Friday 22 September 2017

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Ladies, time to cut yourself some slack

Earlier this week my newsfeed exploded with the same running theme: ‘O’ and ‘A’ level results were out and parents whose children had passed immediately took to FB to share the news.

What I noticed, however, was that most of them were women. Where were all the proud fathers I wondered? Did they not feel the need to go public with their praise? To say that the mothers were bursting with the need to tell the world, after all the anxious waiting, is putting it mildly. The extent of their relief that this crucial hurdle had been passed was palpable. One friend messaged me saying, “I am crying tears of joy”. Her next message was even more insightful, “I think I’m even happier than my son is.”

This got me thinking – are the people who stress out the most about exams the parents rather than the students? And more specifically, why do mothers seem to shoulder the burden of exams so much more than fathers?

OK, I can answer my own question here. It’s probably because society on the whole, when it comes time to pointing fingers about when children slip up and go wrong, always seem to direct the blame on the mother. She didn’t sit with them to do their homework, she didn’t ensure that they studied, she didn’t send them to enough private lessons, she wasn’t “there” for them, she was too busy with her own career (or her hobbies) and neglected her kids. The potential list of how women can be blamed is never-ending.

So when it comes to exam time, it is not just the children’s ability which is being tested; it’s also a litmus test of whether one has been “a good enough” mother and ensured that your child has been sufficiently drilled and coached to pass Malta’s nerve-wracking exam system which can often determine one’s whole life path. Not getting into Sixth Form, MCAST or University is seen as THE END; mothers are convinced that their teenagers will be doomed to a life of deadbeat jobs with no glimmer of hope in sight. Failing exams is so devastating in our culture that it is no wonder so much emphasis is placed to pass, pass, pass at all costs. Talk about pressure. (The fact is that it does not have to be the end of the world, for it is possible to go back to school or take courses at an older age when one is more mature and more capable of handling the pressure).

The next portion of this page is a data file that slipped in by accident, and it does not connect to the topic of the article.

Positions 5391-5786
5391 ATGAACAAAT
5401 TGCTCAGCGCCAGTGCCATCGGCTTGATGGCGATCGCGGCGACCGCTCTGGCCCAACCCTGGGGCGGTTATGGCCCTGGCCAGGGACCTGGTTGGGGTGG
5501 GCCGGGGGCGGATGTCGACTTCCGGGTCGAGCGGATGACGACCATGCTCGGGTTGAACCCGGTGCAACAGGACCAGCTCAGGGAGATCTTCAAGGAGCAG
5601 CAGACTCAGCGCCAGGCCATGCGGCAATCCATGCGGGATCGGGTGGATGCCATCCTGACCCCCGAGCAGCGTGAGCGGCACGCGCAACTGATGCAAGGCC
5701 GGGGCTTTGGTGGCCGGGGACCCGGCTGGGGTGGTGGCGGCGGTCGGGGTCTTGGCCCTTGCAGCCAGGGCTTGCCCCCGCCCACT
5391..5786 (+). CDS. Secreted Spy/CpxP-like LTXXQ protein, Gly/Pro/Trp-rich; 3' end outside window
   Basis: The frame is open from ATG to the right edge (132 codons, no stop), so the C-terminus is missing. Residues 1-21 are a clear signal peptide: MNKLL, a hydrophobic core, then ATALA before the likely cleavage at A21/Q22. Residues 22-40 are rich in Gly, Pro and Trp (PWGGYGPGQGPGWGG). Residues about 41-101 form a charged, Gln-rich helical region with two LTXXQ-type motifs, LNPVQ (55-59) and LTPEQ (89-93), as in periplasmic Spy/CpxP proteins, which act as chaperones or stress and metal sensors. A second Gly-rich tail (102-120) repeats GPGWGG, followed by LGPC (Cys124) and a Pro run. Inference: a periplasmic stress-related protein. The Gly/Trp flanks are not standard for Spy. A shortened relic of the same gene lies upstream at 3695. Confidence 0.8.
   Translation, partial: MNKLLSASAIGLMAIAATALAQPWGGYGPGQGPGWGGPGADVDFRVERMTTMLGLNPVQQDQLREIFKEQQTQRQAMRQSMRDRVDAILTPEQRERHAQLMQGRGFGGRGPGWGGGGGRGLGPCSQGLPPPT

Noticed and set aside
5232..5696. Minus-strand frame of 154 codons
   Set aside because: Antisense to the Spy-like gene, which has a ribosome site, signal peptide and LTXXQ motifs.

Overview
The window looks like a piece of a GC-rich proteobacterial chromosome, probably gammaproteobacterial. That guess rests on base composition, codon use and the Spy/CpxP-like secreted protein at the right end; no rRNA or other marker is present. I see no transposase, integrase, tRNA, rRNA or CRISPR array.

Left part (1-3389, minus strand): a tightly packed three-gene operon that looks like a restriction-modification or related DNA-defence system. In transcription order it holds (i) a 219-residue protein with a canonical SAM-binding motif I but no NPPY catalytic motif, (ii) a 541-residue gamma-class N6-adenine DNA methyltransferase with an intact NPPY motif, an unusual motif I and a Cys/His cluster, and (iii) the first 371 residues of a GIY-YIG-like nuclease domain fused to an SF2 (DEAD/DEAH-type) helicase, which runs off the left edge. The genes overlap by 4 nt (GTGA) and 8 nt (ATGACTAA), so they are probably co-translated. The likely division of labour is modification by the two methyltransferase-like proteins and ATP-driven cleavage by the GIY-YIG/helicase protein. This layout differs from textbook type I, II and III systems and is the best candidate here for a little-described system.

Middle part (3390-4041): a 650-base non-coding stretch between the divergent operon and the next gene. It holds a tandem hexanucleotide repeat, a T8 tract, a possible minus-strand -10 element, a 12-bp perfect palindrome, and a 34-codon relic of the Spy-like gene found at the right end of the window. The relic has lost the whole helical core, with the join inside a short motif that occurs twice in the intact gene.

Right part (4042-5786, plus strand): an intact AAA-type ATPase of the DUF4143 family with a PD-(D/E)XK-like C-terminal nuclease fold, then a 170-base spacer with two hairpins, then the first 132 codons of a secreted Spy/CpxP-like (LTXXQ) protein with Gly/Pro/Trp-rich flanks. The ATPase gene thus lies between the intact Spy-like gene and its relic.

Where are the fathers in all this? I would say a good portion of them are still of the “it-tfal huma tal-mara'” school of thought. “The children belong to the woman” is how that roughly translates, which means they are her responsibility while the man’s job is to bring home the bacon and provide. Yes, even when the woman brings in just as much bacon, it is often taken as a given that the bulk of the child supervision duties fall down to her. And that, of course, includes that dreaded word ‘homework’ followed by that equally grim phrase, ‘studying for exams’. The reality is that children come home from school with complicated projects which are impossible for them to do on their own and the designated person who needs to gather all the material required is usually, you guessed it, the mother. Then, of course, there is that loathed word: revision. Who gets the pleasure of doing that with the kids, I wonder?

(Before I am bombarded with objections, I realize there are fathers who also do all this, but generally speaking, it always falls down to the woman).

So yes, of course, I perfectly understand why mothers weep with happiness when all their hard work, shattered nerves and constant nagging to “go study” finally pay off with the sound of a beep beep text message (that’s how results are being received these days, apparently). It is a victory for them as much, if not more than, for their blasé kids who wonder why Mum is making such a big deal and telling all her friends. It is a validation that she did something right, that her role in pushing her kids to do well at school has meaning, because here look, the results speak for themselves.

But there is also another side to this: what about the kids who did not pass? Does that mean the mother has been a failure at her role and should be harshly judged?

This is why I feel mothers really need to stop being so hard on themselves when it comes to their children’s schooling and cut themselves some slack. I realize it is difficult not to see your children’s results as a reflection on your parenting, but believe me, it isn’t. All children are different, some excel at academics while others find they are best at other things. So maybe rather than allowing exam results to define not only children, but also their mothers, we need to re-think our approach to education and instill children with the belief that each one of them can succeed at SOMETHING.

 

 

 

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